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Former DMV Man Sold Fake IDs

A former employee of the Fair Oaks office of the Virginia Department of Motor Vehicles is facing a possible 15 years in prison after pleading guilty last week to producing false ID documents. He is Edward Willey Shelton, 43, of 2902 Seay St. in Alexandria.

According to the U.S. Attorney's Office, Eastern District of Virginia, between Oct. 1, 1999 and October 2000, "Shelton accepted tens of thousands of dollars in bribe payments to assist hundreds of unqualified, illegal aliens from New York and elsewhere obtain Virginia driver's licenses and instructional permits."

Three other co-defendants previously pleaded guilty to charges of either transporting or harboring illegal aliens. In fact, the case against Shelton grew out of an investigation of the other DMV employees.

Eventually, officials realized Shelton's wrongdoing, as well. He had passed the unqualified applicants on the mandatory vision and written tests without the tests being given. And he allowed many of them to avoid taking the required driving test, altogether.

Special Agent Vincent Doherty of the Virginia State Police presented details of Shelton's actions in a Nov. 26 affidavit for a search warrant. He wrote that he obtained his information from a DMV criminal investigative report prepared by J.C. Gilbertson, special agent in charge, district 4, Virginia DMV.

Investigating a possible offense of bribery of public servants, Doherty sought permission to look at Shelton's bank account in the Main Street branch of the Bank of America in the City of Fairfax. He wanted to see bank documents, monthly checking-account statements and copies of all deposits and checks written for Shelton's account there.

According to Doherty, Shelton worked in the customer service center of the DMV's office in the Fair Oaks Mall. And once authorities discovered that he was "selling DMV learner's permits to individuals who did not take the necessary examination or provide the necessary identity documentation," DMV investigators contacted Shelton, Oct. 3, at his home.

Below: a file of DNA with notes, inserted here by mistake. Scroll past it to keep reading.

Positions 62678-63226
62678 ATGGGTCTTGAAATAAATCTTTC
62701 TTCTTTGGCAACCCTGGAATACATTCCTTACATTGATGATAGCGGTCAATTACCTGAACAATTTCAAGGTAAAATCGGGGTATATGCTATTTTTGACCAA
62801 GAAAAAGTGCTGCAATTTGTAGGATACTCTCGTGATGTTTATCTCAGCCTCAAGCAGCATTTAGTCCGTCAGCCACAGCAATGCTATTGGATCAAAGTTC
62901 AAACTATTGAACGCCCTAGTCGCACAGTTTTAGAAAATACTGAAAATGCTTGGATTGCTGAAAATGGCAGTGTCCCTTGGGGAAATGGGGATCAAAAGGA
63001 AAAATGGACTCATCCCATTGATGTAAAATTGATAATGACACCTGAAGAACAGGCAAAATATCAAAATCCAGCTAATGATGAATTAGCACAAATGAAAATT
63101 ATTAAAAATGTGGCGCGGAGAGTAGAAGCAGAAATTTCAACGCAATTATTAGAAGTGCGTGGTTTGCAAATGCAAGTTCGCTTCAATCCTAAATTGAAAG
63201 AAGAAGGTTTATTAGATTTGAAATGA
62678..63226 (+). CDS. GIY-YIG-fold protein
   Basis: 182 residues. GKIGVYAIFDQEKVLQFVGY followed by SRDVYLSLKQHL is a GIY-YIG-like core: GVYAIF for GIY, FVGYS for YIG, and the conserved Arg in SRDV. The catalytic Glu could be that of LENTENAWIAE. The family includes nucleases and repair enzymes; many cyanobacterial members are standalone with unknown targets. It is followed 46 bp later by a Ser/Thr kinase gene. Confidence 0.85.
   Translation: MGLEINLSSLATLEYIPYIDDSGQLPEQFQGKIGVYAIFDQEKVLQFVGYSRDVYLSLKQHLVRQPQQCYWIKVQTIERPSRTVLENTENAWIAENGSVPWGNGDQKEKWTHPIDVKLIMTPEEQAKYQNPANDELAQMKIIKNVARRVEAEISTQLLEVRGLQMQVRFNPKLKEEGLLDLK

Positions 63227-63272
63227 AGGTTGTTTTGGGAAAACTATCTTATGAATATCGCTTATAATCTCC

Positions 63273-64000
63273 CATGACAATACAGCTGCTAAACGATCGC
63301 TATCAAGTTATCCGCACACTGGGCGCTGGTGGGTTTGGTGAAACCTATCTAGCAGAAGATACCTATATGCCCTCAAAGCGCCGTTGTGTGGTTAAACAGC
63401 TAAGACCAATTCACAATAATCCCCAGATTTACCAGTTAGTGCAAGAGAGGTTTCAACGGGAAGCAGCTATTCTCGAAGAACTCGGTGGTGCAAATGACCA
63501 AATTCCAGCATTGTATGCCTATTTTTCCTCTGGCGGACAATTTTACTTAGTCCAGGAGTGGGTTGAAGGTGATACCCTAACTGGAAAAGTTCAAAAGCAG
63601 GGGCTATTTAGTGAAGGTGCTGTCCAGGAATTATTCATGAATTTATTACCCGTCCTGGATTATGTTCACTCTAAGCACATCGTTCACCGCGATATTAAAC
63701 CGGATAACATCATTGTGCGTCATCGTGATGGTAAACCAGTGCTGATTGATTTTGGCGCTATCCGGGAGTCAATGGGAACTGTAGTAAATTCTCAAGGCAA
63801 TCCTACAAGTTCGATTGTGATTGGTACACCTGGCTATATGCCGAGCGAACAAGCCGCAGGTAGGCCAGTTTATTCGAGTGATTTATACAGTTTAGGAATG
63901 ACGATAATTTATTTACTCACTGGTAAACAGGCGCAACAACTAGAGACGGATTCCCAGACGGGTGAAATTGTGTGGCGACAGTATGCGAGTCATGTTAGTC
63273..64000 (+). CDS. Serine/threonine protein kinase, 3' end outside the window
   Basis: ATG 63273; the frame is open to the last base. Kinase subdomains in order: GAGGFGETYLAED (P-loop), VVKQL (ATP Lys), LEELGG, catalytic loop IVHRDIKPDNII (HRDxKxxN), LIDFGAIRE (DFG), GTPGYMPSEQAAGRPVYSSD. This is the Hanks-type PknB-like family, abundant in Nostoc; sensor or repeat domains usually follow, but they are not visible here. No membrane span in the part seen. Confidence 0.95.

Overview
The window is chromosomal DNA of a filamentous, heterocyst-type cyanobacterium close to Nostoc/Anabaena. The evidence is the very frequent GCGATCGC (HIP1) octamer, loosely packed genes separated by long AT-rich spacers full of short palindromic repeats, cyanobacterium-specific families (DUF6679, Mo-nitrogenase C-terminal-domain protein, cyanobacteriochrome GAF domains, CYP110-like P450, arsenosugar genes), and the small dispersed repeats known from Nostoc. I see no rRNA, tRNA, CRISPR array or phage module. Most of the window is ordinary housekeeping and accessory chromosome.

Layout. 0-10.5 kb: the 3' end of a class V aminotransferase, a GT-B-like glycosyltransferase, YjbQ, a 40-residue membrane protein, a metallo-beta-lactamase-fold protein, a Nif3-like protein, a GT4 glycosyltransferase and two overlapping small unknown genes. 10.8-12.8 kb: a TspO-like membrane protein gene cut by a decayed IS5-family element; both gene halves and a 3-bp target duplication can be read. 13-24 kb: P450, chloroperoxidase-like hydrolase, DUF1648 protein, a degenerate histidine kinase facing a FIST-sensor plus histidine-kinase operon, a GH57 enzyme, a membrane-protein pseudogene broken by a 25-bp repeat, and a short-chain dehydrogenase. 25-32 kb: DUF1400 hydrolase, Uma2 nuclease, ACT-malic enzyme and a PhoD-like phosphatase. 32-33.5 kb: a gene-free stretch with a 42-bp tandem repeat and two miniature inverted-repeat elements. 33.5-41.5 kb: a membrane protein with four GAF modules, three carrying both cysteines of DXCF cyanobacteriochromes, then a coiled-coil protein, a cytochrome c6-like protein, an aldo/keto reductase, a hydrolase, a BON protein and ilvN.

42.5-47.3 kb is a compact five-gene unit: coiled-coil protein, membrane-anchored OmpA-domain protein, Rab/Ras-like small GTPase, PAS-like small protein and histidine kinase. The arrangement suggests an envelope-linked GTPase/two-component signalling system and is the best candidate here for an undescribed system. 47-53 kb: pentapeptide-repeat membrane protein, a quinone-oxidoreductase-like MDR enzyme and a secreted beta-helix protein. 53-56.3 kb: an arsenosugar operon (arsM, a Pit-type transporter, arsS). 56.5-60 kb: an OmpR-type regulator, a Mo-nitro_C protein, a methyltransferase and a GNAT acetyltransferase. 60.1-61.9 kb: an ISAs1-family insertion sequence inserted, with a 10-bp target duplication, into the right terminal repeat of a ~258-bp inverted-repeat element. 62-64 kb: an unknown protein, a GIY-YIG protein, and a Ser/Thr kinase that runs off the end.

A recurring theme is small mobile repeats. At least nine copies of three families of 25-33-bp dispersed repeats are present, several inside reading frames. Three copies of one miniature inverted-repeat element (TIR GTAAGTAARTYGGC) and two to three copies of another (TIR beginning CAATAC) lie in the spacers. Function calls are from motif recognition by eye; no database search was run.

That day, wrote Doherty, Shelton admitted what he'd done. "He indicated he did not spend any money on himself, but gave the money to individuals in need," wrote the special agent. "Mr. Shelton advised [that] he received approximately $10,000 for issuing the Department of Motor Vehicles learner's permits. He stated he gave money to his sister and his nieces."

Doherty also noted that Shelton admitted to winning nearly $30,000 at the slot machines at Dover Downs in Dover, Del. Doherty hoped to find in Shelton's bank account some evidence of the deposits from the sale of the learner's permits and, possibly, checks written to individuals after those deposits were made to his checking account.

The investigation continued for awhile but, finally, on March 5, Shelton was charged with a criminal complaint. He appeared last Wednesday, May 1, before Judge James C. Cacheris in U.S. District Court in Alexandria and pleaded guilty to producing false identification documents. His sentencing is scheduled for July 19; at that time, he could receive as much as 15 years behind bars and a fine of up to $250,000.

"Because it is known that Virginia identification documents and driver's licenses have been illegally procured with ease, thousands of undocumented aliens have been known to flock to Virginia each year to obtain these documents by fraud," said Warren A. Lewis, district director of the U.S. Immigration and Naturalization Service.

Continued Lewis: "With the guilty plea in this case, INS stands committed to working with DMV to stop the illegal activity that facilitates the possession of legitimate documents through fraud by unauthorized aliens."